A Liberal Arts Education

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My husband and I attended our only child’s graduation on May 14. She graduated cum laude  with a bachelor’s degree in music from a small liberal arts college. People ask me, they ask my husband, they ask her, what is she going to do with that degree? It’s not very practical, is it? I suppose that depends on what value one puts on a solid liberal arts education.

I put great value on it, but I find that my standard explanation of the value of a college education — a liberal arts education teaches a person how to think — falls flat, even to my own ears. Therefore, I was delighted to encounter David Foster Wallace’s 2005 commencement speech at Kenyon College. The author of the modern classic Infinite Jest eloquently defends that old cliche and renewed confidence in my belief that what my daughter learned by earning her degree is so much more than training for a career–it has ushered her into a lifetime of thinking, and choosing, for herself.

Here are some of my favorite quotes from the speech, followed by a link to a youtube video of it in its entirety (audio only). I encourage you to listen to the whole thing–well worth the 22 or so minutes and so relevant to our time.

“Learning how to think really means learning how to exercise some control over how and what you think. It means being conscious and aware enough to choose what you pay attention to and to choose how you construct meaning from experience.”

“I submit that this is what the real, no bullshit value of your liberal arts education is supposed to be about: how to keep from going through your comfortable, prosperous, respectable adult life dead, unconscious, a slave to your head and to your natural default setting of being uniquely, completely, imperially alone day in and day out.”

“…if you really learn how to pay attention, then you will know there are other options. It will actually be within your power to experience a crowded, hot, slow, consumer-hell type situation as not only meaningful, but sacred, on fire with the same force that made the stars: love, fellowship, the mystical oneness of all things deep down.”

“Not that that mystical stuff is necessarily true. The only thing that’s capital-T True is that you get to decide how you’re gonna try to see it. This, I submit, is the freedom of a real education, of learning how to be well-adjusted. You get to consciously decide what has meaning and what doesn’t. You get to decide what to worship. Because here’s something else that’s weird but true: in the day-to day trenches of adult life, there is actually no such thing as atheism. There is no such thing as not worshiping. Everybody worships. The only choice we get is what to worship.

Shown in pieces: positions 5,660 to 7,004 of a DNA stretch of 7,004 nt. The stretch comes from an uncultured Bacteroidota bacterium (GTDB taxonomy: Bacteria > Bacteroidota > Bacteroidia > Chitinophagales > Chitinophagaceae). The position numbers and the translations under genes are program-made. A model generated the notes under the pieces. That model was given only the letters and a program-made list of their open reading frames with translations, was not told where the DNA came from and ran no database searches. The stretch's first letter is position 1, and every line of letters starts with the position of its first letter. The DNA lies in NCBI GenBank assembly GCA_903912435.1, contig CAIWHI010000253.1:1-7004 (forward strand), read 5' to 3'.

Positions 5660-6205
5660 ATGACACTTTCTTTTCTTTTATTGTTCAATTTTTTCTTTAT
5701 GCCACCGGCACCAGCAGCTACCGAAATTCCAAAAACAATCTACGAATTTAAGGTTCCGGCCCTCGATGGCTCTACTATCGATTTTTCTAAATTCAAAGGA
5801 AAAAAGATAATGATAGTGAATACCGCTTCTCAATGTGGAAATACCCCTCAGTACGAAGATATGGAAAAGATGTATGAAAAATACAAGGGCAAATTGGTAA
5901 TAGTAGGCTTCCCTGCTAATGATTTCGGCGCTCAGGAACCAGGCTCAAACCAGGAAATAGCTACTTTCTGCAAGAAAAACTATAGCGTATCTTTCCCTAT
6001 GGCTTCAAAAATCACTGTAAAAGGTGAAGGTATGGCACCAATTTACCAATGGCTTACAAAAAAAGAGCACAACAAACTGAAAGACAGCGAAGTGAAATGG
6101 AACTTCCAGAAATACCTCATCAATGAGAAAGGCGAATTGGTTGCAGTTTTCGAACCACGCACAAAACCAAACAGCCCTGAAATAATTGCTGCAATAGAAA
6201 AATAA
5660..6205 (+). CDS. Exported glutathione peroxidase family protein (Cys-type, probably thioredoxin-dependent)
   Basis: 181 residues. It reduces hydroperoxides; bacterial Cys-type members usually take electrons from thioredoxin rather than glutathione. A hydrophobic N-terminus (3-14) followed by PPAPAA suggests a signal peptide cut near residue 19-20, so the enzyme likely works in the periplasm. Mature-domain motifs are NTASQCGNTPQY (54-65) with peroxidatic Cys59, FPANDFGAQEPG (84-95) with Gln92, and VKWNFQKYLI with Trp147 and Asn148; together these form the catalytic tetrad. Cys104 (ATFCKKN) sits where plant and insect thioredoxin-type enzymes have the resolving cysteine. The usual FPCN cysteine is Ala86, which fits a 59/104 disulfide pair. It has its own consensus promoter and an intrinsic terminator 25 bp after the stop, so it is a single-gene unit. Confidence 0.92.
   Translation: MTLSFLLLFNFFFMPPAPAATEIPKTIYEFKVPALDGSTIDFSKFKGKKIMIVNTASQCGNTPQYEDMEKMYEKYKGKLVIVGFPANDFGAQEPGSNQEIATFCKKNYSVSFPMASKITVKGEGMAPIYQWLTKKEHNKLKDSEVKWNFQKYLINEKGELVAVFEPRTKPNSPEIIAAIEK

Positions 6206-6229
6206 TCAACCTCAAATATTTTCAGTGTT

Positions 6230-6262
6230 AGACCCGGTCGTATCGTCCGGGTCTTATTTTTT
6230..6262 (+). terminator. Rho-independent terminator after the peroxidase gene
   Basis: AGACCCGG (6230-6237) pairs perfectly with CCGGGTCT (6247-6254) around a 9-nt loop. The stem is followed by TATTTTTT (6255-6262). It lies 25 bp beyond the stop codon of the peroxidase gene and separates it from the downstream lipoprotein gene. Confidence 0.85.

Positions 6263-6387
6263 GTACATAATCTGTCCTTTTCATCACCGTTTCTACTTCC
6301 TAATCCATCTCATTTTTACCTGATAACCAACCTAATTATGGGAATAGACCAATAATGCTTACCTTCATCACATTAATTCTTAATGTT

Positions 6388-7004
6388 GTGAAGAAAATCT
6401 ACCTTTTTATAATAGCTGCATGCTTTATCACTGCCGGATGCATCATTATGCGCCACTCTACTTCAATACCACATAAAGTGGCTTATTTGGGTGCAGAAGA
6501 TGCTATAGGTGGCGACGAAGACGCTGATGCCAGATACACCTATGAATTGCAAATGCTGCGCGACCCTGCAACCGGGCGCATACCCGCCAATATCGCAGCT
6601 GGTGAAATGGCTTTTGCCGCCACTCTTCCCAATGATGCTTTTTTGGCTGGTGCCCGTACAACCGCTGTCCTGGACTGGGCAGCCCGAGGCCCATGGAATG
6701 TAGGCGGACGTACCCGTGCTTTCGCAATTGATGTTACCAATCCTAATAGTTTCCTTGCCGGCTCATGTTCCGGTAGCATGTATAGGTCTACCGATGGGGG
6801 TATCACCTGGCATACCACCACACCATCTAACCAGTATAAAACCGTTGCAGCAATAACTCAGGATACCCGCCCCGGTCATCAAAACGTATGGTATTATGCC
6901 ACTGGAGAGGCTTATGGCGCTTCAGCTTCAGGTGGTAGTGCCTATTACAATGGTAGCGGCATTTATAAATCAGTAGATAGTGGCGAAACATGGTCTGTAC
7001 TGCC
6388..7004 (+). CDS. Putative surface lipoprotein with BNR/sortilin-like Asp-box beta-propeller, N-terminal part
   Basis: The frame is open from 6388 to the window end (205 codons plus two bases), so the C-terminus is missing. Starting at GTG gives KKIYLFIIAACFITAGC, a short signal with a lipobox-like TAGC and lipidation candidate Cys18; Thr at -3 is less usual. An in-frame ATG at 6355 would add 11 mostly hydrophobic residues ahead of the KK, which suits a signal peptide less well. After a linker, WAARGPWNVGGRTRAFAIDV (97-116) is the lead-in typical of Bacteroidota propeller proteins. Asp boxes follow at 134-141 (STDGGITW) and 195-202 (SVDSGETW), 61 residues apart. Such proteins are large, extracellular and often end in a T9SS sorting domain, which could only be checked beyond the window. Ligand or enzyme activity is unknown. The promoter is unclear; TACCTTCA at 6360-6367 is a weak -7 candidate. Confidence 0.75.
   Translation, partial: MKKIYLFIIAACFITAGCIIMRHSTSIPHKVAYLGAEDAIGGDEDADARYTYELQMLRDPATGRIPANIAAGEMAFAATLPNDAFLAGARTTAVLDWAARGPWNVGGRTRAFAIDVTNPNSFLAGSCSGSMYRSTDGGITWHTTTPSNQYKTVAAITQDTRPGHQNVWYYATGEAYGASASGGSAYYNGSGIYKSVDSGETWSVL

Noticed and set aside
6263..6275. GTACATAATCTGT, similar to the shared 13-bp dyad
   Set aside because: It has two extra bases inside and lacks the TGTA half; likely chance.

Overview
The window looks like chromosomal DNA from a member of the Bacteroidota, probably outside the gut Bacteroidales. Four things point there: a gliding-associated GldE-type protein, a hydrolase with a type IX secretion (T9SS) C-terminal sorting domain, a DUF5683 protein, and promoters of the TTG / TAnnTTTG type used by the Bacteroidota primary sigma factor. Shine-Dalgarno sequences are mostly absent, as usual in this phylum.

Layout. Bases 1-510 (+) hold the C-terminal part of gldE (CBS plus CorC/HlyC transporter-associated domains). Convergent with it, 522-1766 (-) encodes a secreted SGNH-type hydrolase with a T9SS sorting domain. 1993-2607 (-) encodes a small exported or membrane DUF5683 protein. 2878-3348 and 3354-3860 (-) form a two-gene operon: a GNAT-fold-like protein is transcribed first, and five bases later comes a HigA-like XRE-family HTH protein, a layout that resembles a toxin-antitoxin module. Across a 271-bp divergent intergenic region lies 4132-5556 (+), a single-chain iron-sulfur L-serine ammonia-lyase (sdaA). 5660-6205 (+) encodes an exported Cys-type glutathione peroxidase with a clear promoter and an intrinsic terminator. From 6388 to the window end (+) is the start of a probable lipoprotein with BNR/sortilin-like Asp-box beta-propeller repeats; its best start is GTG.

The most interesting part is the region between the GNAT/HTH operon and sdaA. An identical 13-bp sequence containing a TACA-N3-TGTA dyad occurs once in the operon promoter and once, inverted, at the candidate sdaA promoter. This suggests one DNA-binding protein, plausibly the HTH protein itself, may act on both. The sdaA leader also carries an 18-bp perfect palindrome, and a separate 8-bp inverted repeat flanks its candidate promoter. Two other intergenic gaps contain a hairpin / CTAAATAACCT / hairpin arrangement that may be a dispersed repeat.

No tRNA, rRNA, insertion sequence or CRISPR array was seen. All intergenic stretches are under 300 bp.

“If you worship money and things, if they are where you tap real meaning in life, then you will never have enough, never feel you have enough. It’s the truth. Worship your body and beauty and sexual allure and you will always feel ugly….Worship power, you will end up feeling weak and afraid, and you will need ever more power over others to numb you to your own fear. Worship your intellect, being seen as smart, you will end up feeling stupid, a fraud, always on the verge of being found out. But the insidious thing about these forms of worship is not that they’re evil or sinful, it’s that they’re unconscious. They are default settings.”

“And the so-called real world will not discourage you from operating on your default settings, because the so-called real world of men and money and power hums merrily along in a pool of fear and anger and frustration and craving and worship of self. Our own present culture has harnessed these forces in ways that have yielded extraordinary wealth and comfort and personal freedom. The freedom all to be lords of our tiny skull-sized kingdoms, alone at the center of all creation. This kind of freedom has much to recommend it. But of course there are all different kinds of freedom, and the kind that is most precious you will not hear much talk about much in the great outside world of wanting and achieving…. The really important kind of freedom involves attention and awareness and discipline, and being able truly to care about other people and to sacrifice for them over and over in myriad petty, unsexy ways every day. That is real freedom. That is being educated, and understanding how to think. The alternative is unconsciousness, the default setting, the rat race, the constant gnawing sense of having had, and lost, some infinite thing.”

“The capital-T Truth is about life BEFORE death. It is about the real value of a real education, which has almost nothing to do with knowledge, and everything to do with simple awareness; awareness of what is so real and essential, so hidden in plain sight all around us….”

The complete speech

 

 

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